Stopping by with Rigoberto González
During this extraordinary moment in time, we asked writers, musicians, curators, and innovators to reflect on influence, memory, language, shared spaces, and the power of poetry to bring us together.
Rigoberto González is Distinguished Professor of English and the director of the MFA Program in Creative Writing at Rutgers-Newark, the State University of New Jersey. He is the author of 17 books and recipient of fellowships from the NEA, United States Artists, Guggenheim, and Lannan foundations.
What is the last thing that moved you?
I read multiple books at once. A few favorite reads this summer: Junichiro Tanizaki’s Devils in Daylight (translated by J. Keith Vincent), a short novel about two men who set out to discover the story behind a brutal incident they witnessed; Kirstin Valdez Quade’s novel The Five Wounds, about a dysfunctional family in present-day New Mexico attempting to mend relationships as each tries to navigate their individual life-changing events; Kevin Simmond’s illuminating collection The Monster I Am Today: Leontyne Price and a Life in Verse(full disclosure: I reviewed it and loved it); and Denise Duhamel’s Second Story, a poem in terza rima that chronicles the story of a home damaged by a hurricane. I also enjoyed watching a touching documentary about Amy Tan’s journey, Unintended Memoir.
What is a poem or book that changed or greatly influenced your life?
I’ll cheat and mention two: Tomás Rivera’s …y no se lo tragó la tierra, a book about migrant farm workers in the Midwest. It was the first time I saw myself and my family represented in a book. It also inspired me to imagine writing about my own family. And Federico García Lorca’s poetry, particularly the poem “Gacela de la muerte oscura” (“Ghazal of Dark Death”). In English the first line reads, “I want to sleep the sleep of apples.” But in the original Spanish it’s enchanting (and bewitching!) to hear: “Quiero dormir el sueño de las manzanas.” When I started to write poetry seriously, I became determined to aim for the surprising imagery and sounds of Lorca’s poetry in my own work.
What is your first memory of poetry?
Growing up in Mexico, we had to memorize patriotic verses, and each Monday one child was chosen to lead the declamation on the microphone for the entire school. When my turn came, I was an absolute disaster, stumbling over the simplest of words. I was so embarrassed that I spent the rest of the week repeating the lines over and over in my family’s garden until they poured out of my mouth without a snag. I didn’t get the chance to redeem myself, but I learned a few valuable lessons: practice makes perfect, of course, but also, poetry can sound beautiful, musical, and elegant.
How has this last year changed you, and what is something that you will take with you into a post-pandemic world?
My sense of gratitude. I spent most of the pandemic alone, but very quickly it became lonely. I was able to get writing done, to keep in touch with friends and family, and to learn to cook. I was able to do all those things because I could work from home, unlike many others, and because I didn’t have to share my living space. These were privileges I once took for granted. Not anymore. I came away with a renewed appreciation for life, labor, and, love. The world is so fragile. It can break in a minute. I’m moving forward with conviction as I wake up each day and ask myself: How will I make this day count?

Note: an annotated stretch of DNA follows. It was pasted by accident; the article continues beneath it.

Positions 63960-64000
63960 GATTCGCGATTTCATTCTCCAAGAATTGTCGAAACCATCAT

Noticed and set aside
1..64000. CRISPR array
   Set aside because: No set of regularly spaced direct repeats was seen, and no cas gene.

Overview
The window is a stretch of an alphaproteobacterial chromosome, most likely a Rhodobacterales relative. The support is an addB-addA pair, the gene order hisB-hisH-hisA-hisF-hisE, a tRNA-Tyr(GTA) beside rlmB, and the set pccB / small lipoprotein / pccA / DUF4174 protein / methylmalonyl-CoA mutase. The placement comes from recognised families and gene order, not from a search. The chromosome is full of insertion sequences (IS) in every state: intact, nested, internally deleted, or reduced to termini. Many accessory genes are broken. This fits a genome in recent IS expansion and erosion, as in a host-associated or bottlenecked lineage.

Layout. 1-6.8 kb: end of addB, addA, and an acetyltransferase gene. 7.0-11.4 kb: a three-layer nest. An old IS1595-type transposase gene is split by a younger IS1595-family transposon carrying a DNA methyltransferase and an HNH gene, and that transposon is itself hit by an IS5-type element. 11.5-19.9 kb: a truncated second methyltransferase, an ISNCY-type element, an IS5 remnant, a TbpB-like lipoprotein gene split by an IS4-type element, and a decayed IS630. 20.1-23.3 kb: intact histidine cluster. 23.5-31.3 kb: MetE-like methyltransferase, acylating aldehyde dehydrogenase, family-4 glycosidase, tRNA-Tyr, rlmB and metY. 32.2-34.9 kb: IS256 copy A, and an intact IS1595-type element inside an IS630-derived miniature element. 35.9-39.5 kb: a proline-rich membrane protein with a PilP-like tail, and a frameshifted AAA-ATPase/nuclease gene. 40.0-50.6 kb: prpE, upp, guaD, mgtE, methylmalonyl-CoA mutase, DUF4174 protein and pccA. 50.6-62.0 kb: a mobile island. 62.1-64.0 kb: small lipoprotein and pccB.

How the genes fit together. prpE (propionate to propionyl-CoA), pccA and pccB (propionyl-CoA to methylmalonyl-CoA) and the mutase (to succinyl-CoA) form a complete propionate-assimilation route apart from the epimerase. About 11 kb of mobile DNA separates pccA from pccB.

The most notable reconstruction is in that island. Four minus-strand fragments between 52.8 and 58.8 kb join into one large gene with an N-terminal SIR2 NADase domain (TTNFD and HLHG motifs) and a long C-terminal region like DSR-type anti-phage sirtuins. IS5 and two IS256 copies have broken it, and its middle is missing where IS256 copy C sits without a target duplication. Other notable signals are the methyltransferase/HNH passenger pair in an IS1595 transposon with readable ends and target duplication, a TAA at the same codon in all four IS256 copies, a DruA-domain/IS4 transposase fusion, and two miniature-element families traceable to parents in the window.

If you were to choose one poem or text to inscribe in a public place right now, what would that be? And where would you place it?
I came across a poem by Anaïs Nin that charmed me, and which spoke to me as the country began to reopen after our lengthy shutdown. I was terrified about the prospect of moving among people again—what we had been told for over a year was dangerous and possibly fatal. I’d chalk this poem at the doorstep of all of those who are still struggling with the anxiety—as I was—of returning to public spaces:
And then the day came,
when the risk
to remain tight
in a bud
was more painful
than the risk
What do you see as the role of art at this moment in time?
To reaffirm both life and light. To reclaim the communal experience. I went to my first in-person poetry reading a few weeks ago and my body remembered what it was like to share an emotional moment with others, to be part of a group of people who gathered to appreciate story and language. It felt so pleasant to look at another person at the end of the reading and express the same sentiment without having to say a word. Our faces said it for us: Yes, we witnessed this. We share something wonderful today.
What do you want people to take away from your work?
I hope my readers will understand that despite its darkness, my work is a search for beauty and grace as I struggled to cope with death and navigate loss.
Are you working on anything right now that you can tell us about?
I am putting the finishing touches on my new and selected volume of poetry, To the Boy Who Was Night, which is slated for publication in 2023. This was quite the undertaking, but I enjoyed revisiting my younger self in the pages of my previous five books of poetry. I discovered how much I had matured, and how much I was still holding onto because these had become the signature strokes of my pen. I was also amused because I remembered that after completing each book I worried that I didn’t have another one in me. And yet, here I am.